It’s not all his fault, but the Panthers rookie QB really didn’t help himself on Sunday against the Colts. This was a statement game for Frank Reich as he wanted to stick it to Indianapolis, and his team sucked out loud.

This was the first game of Young’s career where he started to force passes out of desperation, and the Colts made him pay for it. The demoralizing part of this loss was that everything that looked great about Bryce in Week 8 against the Texans vanished on Sunday. The offensive game plan was stale and predictable, the Colts were able to sit in zone defense all day, knowing nobody on the Panthers could beat them — and bracketing Adam Thielen was the cherry on top.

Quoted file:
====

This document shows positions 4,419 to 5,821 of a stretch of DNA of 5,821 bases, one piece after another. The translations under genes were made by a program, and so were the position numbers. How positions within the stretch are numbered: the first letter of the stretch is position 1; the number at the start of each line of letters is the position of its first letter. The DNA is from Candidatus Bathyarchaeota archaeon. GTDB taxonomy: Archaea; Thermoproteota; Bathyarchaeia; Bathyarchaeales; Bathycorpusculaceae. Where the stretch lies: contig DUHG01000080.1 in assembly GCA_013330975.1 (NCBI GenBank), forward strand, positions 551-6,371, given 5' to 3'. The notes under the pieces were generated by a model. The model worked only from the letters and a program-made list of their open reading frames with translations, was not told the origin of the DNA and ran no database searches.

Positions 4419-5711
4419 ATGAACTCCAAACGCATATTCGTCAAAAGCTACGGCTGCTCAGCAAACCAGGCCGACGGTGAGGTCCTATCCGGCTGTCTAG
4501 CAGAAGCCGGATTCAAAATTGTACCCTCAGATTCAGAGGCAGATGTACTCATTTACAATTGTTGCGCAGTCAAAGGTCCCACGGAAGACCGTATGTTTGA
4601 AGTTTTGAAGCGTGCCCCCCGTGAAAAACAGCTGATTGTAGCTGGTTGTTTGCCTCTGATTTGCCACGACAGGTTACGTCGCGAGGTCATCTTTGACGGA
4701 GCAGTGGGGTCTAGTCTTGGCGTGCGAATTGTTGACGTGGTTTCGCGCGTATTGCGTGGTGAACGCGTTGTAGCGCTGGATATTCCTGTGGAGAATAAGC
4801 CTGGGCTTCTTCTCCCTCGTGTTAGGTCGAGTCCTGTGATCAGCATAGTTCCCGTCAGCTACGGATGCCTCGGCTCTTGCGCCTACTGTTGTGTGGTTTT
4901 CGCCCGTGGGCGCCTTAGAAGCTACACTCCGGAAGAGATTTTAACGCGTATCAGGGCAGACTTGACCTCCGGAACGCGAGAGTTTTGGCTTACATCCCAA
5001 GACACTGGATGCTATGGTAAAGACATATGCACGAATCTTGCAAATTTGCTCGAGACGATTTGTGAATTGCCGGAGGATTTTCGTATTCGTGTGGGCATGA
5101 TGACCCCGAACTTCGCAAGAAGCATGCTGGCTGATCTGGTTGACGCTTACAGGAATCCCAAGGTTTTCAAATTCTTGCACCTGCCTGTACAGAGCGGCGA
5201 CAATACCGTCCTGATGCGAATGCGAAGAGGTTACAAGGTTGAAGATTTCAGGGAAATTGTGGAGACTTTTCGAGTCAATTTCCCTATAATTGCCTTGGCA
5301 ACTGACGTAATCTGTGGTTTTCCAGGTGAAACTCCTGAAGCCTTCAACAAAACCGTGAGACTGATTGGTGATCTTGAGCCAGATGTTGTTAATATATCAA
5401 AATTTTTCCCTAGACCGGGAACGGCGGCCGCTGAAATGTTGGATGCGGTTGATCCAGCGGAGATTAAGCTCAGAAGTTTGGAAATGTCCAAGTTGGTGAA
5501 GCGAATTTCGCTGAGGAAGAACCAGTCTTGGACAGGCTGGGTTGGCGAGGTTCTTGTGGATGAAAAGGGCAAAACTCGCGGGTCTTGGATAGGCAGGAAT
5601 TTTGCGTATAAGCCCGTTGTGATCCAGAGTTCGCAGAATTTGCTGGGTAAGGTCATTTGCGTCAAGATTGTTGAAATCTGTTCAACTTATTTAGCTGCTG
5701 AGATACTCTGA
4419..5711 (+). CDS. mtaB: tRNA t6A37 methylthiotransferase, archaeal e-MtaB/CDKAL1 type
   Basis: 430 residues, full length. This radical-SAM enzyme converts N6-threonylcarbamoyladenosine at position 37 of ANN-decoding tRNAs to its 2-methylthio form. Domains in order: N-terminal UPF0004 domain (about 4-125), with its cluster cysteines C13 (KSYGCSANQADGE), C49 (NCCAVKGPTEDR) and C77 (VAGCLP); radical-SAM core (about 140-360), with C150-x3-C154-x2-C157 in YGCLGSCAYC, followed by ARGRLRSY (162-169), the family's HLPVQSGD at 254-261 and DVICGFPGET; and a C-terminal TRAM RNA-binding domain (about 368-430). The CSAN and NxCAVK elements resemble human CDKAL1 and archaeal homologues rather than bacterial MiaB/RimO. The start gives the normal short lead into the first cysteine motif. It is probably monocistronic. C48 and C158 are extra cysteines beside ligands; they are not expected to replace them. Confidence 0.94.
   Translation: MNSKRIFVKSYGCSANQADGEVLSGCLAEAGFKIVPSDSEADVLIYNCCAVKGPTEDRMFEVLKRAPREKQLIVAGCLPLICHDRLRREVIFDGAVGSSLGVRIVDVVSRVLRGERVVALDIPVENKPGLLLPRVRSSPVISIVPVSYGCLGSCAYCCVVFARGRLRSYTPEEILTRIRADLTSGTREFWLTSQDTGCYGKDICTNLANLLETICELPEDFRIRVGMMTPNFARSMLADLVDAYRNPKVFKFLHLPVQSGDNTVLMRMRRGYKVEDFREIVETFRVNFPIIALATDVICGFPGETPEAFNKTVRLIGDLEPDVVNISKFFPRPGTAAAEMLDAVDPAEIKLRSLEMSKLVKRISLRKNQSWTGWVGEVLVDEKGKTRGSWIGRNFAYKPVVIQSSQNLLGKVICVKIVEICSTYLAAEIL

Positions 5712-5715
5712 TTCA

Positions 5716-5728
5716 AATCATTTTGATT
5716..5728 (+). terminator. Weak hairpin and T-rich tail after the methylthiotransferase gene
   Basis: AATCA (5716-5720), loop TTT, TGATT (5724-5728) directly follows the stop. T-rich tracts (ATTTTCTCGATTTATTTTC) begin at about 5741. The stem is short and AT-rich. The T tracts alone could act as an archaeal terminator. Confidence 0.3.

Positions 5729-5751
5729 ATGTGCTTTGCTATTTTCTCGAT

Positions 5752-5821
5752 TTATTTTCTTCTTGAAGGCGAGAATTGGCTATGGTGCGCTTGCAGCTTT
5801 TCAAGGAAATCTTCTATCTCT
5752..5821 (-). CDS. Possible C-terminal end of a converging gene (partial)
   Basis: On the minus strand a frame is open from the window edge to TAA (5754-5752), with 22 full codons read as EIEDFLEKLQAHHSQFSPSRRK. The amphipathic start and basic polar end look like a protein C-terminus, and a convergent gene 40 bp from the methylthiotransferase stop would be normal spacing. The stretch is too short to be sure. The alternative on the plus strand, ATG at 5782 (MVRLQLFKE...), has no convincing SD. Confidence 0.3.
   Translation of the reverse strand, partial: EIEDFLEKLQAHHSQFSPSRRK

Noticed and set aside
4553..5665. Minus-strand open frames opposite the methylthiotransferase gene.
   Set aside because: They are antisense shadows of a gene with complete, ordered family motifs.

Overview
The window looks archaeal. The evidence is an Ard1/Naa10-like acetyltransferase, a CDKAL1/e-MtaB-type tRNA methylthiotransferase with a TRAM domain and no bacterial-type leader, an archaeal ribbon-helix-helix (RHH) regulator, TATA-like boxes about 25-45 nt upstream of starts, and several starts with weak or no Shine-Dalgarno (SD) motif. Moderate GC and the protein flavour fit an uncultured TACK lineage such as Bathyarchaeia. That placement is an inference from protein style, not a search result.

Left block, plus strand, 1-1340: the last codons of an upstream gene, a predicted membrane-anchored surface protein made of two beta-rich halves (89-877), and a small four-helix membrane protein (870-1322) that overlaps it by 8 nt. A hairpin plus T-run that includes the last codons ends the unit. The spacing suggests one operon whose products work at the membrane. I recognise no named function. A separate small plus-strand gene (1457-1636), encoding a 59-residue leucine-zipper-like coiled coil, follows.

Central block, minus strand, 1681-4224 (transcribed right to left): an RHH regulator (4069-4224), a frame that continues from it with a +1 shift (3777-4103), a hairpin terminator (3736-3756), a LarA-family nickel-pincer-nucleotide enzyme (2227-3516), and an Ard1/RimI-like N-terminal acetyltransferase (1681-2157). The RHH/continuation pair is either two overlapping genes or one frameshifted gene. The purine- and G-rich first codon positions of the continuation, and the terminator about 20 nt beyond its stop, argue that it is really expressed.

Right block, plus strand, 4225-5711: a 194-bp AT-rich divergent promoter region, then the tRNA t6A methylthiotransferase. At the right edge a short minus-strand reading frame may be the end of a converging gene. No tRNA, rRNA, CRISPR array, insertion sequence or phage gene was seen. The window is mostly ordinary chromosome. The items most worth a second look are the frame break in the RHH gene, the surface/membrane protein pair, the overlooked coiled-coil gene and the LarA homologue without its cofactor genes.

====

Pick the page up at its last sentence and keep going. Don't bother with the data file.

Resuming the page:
Young was woefully ineffective, and the only silver lining from his three interception, two pick-six performance is he’ll hopefully learn he can’t test NFL defenders like this again.

Winner: Baltimore Ravens

This is such a funny football team, and I kind of love them. On paper there’s very little reason to believe in Baltimore on offense — but it just keeps on working. As it stands the Ravens might be the best team in the AFC right now outside of the Chiefs, and that’s not hyperbole.

The 2023 Seahawks aren’t exactly elite competition, but they’re a pretty decent team — and the Ravens beat the tar out of them. Defensively this team can contend with anyone in the NFL, and they’ve quietly crept to a 7-2 record on the season that’s being slept on by a lot of people.

On any given Sunday the Ravens could be one of the scariest teams in the NFL who are ready to surprise, and I’m buying into them big time as we hit the back-end of the year.

Loser: Miami Dolphins

I absolutely love this team, really I do. I love their offense, I love their coach, I love how they are revolutionizing the NFL. What I don’t love is that Miami doesn’t seem ready to hang with the elite in the AFC this season, and that’s a shame.